October 24, 2012

Blog Space Nine #15: "Playing God"

Lieutenant Dax has been assigned by the Trill government to assess Arjin, a young Trill who has submitted himself for joining to a symbiont. While she wrestles with the issue of Arjin's suitability - and her own resentment at how Curzon Dax treated her own assessment - she faces a bigger problem. An entirely new universe is forming in the station science lab, and it's growing very quickly.

I really enjoyed this episode because it provided a little more background to the Trill, a species who act as hosts to a symbiotic sort of slug/horseshoe crab hybrid that lives for centuries and passes on wisdom from one host to another. We've already gained an understanding of the importance and the risks of being selected as a host in "Invasive Procedures", but now we get a broader look at how a host goes about being officially selected. The episode also adds a new wrinkle to Jadzia's relationship with Dax's previous host Curzon.

Tied into this main storyline is some half-decent science fiction, with a Runabout crashing into a mini-universe as it passes through the wormhole. This leads to both scientific and moral challenges - can they stop the universe from growing and destroying the entire station, and do they actually have the moral right to destroy it if they need to?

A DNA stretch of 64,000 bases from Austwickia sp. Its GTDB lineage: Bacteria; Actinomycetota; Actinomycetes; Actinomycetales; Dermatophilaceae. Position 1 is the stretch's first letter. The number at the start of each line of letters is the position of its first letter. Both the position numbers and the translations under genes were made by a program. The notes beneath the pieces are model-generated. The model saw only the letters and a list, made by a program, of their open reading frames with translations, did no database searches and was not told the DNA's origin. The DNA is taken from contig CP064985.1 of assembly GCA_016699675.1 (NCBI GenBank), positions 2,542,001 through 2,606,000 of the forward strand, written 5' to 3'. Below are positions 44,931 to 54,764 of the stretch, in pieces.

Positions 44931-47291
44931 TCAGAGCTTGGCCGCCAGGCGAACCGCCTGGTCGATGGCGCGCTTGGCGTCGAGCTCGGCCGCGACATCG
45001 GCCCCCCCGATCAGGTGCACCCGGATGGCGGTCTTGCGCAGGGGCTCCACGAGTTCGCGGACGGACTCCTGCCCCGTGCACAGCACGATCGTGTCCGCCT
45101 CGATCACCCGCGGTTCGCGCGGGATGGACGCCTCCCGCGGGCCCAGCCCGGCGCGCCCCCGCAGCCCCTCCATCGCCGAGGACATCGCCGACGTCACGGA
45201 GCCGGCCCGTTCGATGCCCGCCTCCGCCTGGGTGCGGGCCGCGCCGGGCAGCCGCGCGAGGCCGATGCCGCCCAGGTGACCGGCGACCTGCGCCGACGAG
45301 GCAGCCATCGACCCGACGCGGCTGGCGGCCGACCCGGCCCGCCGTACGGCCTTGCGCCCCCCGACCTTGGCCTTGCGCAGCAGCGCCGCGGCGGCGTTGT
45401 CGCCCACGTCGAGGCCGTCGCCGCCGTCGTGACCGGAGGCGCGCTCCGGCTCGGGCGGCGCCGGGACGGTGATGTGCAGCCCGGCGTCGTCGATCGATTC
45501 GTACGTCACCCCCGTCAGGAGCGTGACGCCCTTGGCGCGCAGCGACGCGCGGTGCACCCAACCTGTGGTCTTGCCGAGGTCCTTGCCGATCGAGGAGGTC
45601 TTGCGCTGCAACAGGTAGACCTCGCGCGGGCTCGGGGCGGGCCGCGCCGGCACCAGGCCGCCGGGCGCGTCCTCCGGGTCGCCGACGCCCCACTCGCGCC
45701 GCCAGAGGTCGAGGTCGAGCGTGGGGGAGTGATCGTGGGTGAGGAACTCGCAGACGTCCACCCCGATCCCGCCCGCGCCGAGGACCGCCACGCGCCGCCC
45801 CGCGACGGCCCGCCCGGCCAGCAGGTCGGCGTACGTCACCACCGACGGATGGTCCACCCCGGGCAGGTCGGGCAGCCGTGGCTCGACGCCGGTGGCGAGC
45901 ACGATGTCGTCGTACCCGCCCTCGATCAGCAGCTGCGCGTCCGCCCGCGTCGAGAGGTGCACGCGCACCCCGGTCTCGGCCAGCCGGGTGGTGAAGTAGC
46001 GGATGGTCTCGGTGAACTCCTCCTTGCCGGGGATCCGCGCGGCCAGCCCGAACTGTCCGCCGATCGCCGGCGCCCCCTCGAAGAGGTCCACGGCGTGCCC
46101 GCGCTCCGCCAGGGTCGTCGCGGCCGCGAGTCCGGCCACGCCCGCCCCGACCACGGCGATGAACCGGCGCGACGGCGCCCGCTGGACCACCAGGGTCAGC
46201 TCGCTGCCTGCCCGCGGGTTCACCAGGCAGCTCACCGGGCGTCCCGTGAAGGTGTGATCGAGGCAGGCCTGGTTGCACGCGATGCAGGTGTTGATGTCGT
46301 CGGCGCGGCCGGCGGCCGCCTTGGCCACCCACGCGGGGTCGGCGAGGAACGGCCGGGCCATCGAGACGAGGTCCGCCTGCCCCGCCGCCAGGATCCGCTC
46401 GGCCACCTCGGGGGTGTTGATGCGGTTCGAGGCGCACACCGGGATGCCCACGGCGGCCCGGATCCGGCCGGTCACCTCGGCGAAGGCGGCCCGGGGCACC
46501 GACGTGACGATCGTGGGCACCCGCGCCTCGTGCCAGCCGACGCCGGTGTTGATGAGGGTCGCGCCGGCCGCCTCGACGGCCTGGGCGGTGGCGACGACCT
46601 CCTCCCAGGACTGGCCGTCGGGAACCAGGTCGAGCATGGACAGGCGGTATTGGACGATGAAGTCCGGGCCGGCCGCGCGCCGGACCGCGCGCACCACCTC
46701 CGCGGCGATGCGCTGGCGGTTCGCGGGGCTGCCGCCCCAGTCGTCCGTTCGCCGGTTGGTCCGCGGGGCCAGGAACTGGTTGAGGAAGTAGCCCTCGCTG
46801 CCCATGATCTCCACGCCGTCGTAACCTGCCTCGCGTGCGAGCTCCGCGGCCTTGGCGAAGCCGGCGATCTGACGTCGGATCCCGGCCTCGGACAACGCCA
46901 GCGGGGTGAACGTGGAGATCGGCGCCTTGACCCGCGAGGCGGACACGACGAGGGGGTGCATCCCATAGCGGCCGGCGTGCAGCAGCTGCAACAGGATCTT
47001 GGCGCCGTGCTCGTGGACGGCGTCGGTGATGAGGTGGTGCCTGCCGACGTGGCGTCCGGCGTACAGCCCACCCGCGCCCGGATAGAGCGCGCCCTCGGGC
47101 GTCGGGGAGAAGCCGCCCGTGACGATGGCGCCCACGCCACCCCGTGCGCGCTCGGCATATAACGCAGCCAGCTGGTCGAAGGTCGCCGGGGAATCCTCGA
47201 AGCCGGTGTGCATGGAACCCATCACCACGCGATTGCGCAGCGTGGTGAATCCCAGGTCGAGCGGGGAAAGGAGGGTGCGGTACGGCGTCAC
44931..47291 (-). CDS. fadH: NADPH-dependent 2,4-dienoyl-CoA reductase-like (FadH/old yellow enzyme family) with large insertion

The only problem with this storyline is that it creates a bizarre disconnect with the episode's secondary storyline. In a narrative aimed at providing some comic relief, Chief O'Brien is attempting to rid the station of an infestation of Cardassian voles. There's a sharp contrasts between the message of the episode's A-plot (all life has a right to live) and its B-plot (all voles are vermin and deserve to be blown out into deep space). It doesn't feel like there's supposed to be an editorial comment in the script, but that's almost how it winds up

Keep an eye out for Gul Evek (Richard Poe) - he's one of the few Star Trek characters to appear in three separate series within the franchise (in this case DS9, The Next Generation and Voyager). Also note Dax's considerable experience with Klingon culture - this gets explained in a few episodes' time.

This feels like a minor episode, but despite the disconnect between story messages I liked it a lot. We're up to 11 good episodes out of 17, or 65%.

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